The Supreme Court has today considerably expanded the “good faith” defence for voidable transactions.
Where a creditor “gave value” through the original transaction, that creditor can now defeat a voidable transaction claim by proving only that it acted in good faith, with no suspicion of insolvency.
The Supreme Court has unanimously overturned the Court of Appeal’s decision in the Farrell v Fences and Kerbs Limited litigation on the “gave value” limb of the good faith defence in section 296(3)(c) of the Companies Act 1993.
Allowing the appeal, the Supreme Court has decided that value given by a creditor at the time of the original transaction is sufficient to engage the good faith defence. In a typical transaction, that would be the original credit sale. A creditor need not have given “new” value at the time of or after the payment was made.
The value must be “real and substantial”. That will be measured at the time the value was given by the creditor, rather than at the time the payment is received by the creditor. In typical transactions (supply of goods or services on credit), we would expect the value will always be “real and substantial”.
While the Court carefully examined the language of the statute and precedent from here and overseas, it recognised that the decision was fundamentally a policy one.
The Court had to decide between two competing policy aims.
Is the purpose of the voidable transactions regime to protect the creditors as a whole? Should the pari passu principle reign supreme? If the liquidators’ argument were to be upheld, creditors could make use of the defence only if the “value” they had provided was new value. That is, value provided in exchange for the payment, rather than the value originally supplied by the creditor when the debt was created. Favouring this outcome would give legal certainty because the test would be clear. It would, however, create commercial uncertainty, particularly because of the lengthy two-year clawback period.
Alternatively, is it more important that individual creditors be protected in their dealings with companies of questionable solvency? That is, should “primacy … be accorded to fairness to individual creditors”? Should the law promote the “broader social interest” in not disrupting commercial transactions, even if this is at the expense of the body of a company’s creditors as a whole?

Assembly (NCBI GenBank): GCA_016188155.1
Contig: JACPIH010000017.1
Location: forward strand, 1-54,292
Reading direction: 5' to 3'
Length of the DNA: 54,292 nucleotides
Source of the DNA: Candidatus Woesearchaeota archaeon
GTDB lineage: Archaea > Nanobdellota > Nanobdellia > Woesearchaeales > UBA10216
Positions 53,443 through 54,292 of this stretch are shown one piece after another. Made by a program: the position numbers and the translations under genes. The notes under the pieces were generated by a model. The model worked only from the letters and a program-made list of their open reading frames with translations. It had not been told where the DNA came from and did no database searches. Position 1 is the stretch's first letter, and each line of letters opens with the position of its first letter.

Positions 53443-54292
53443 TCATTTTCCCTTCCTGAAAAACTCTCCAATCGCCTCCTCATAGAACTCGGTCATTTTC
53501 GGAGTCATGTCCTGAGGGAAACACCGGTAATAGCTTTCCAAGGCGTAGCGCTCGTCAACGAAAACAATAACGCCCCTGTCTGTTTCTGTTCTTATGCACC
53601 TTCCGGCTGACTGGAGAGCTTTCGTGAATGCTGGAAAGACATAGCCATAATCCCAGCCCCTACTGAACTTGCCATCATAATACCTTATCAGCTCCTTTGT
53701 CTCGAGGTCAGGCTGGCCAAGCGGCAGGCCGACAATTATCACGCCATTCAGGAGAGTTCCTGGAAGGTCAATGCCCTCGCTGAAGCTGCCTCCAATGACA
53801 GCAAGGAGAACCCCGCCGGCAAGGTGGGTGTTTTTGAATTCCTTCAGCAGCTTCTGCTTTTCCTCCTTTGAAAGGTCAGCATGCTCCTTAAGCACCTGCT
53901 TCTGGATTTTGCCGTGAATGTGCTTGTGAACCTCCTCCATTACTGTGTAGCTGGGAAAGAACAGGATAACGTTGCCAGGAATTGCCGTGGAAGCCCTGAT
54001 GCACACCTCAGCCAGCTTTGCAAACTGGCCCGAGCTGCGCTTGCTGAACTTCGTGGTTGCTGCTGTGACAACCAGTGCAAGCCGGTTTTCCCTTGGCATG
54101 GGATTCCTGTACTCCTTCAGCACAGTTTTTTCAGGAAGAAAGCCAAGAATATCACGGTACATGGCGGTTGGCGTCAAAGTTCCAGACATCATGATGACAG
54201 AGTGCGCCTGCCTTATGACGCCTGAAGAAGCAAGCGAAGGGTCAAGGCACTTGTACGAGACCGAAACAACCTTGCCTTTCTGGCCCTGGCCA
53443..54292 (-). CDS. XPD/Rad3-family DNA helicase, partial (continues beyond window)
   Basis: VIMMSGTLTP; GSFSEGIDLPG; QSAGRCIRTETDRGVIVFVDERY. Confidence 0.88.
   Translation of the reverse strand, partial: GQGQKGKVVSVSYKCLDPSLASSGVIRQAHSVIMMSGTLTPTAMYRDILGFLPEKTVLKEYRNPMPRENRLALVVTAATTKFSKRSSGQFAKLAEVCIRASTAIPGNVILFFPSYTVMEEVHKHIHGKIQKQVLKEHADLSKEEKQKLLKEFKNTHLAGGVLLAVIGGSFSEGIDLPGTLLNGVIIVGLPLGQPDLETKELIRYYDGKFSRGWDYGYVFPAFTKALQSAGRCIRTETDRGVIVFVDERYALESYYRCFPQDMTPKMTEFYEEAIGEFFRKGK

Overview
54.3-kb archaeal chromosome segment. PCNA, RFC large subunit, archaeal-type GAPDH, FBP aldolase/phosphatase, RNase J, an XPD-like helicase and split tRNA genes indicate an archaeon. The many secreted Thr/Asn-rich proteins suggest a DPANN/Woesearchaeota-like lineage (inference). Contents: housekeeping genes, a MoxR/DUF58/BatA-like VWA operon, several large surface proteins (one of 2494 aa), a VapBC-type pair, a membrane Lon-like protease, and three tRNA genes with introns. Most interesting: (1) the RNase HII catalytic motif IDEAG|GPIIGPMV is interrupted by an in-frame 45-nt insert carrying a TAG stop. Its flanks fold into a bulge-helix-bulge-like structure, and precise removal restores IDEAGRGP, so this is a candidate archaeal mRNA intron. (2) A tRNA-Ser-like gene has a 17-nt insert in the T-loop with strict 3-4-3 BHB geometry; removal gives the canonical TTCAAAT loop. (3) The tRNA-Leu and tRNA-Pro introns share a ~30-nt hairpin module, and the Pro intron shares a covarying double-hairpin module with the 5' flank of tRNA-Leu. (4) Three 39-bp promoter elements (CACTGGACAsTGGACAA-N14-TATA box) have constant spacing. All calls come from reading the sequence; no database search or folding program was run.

Ultimately, the Supreme Court favoured the second policy aim: the protection of individual creditors. It has ruled that the intention of the reforms (by which the defence was amended) was to create greater certainty for individual creditors and to align the New Zealand position with Australia.
Chapman Tripp Comments
It should be remembered that the defence has two other limbs. Creditors wanting to use the defence will still need to show that:
they received the payment in good faith (without an intention to gain a preference), and
they had no suspicion, or reasonable grounds to suspect, that the company making the payment was insolvent.
But the result of this decision is to widen considerably the scope of the defence. Many more creditors will now be able to take advantage of it. In every case where a debt is being paid, there will have been an earlier supply of goods or services, so the “gave value” element will be satisfied.
The decision will be particularly welcomed by suppliers who provide goods and services to companies in a one-off, credit-based transaction - particularly suppliers who are not familiar with the debtor company.
The law on this point has been unclear for some time. Today’s decision follows a hearing on 18 March last year. We understand that many liquidators have been waiting on this decision before taking action on existing claims. We expect that they will now need to consider those pending claims carefully.
It may be that the market will now see fewer voidable transaction claims as a result of this decision.
Another important voidable transaction decision is on its way from the Court of Appeal. While it is on a different point (peak indebtedness), it too may have the effect of increasing or decreasing liquidators’ claims. We will comment on that as soon as it is available.
Click here for a copy of the judgment.
Click here, here and here for our previous commentary on this litigation.